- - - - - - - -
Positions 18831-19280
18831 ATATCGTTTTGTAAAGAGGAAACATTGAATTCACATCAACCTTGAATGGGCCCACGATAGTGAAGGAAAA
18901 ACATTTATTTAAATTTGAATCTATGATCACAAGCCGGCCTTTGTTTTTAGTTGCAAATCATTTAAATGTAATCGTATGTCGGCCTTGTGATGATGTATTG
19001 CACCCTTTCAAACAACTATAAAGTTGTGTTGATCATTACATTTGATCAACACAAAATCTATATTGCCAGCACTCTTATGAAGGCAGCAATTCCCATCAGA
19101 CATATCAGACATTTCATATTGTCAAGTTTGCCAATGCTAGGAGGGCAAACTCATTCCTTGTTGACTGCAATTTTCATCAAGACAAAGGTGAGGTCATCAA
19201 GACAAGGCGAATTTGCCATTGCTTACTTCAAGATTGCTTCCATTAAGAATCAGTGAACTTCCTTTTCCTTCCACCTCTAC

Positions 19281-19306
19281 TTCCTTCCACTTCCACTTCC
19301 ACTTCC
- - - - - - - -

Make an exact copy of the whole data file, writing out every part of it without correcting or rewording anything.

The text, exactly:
Positions 18831-19280
18831 ATATCGTTTTGTAAAGAGGAAACATTGAATTCACATCAACCTTGAATGGGCCCACGATAGTGAAGGAAAA
18901 ACATTTATTTAAATTTGAATCTATGATCACAAGCCGGCCTTTGTTTTTAGTTGCAAATCATTTAAATGTAATCGTATGTCGGCCTTGTGATGATGTATTG
19001 CACCCTTTCAAACAACTATAAAGTTGTGTTGATCATTACATTTGATCAACACAAAATCTATATTGCCAGCACTCTTATGAAGGCAGCAATTCCCATCAGA
19101 CATATCAGACATTTCATATTGTCAAGTTTGCCAATGCTAGGAGGGCAAACTCATTCCTTGTTGACTGCAATTTTCATCAAGACAAAGGTGAGGTCATCAA
19201 GACAAGGCGAATTTGCCATTGCTTACTTCAAGATTGCTTCCATTAAGAATCAGTGAACTTCCTTTTCCTTCCACCTCTAC

Positions 19281-19306
19281 TTCCTTCCACTTCCACTTCC
19301 ACTTCC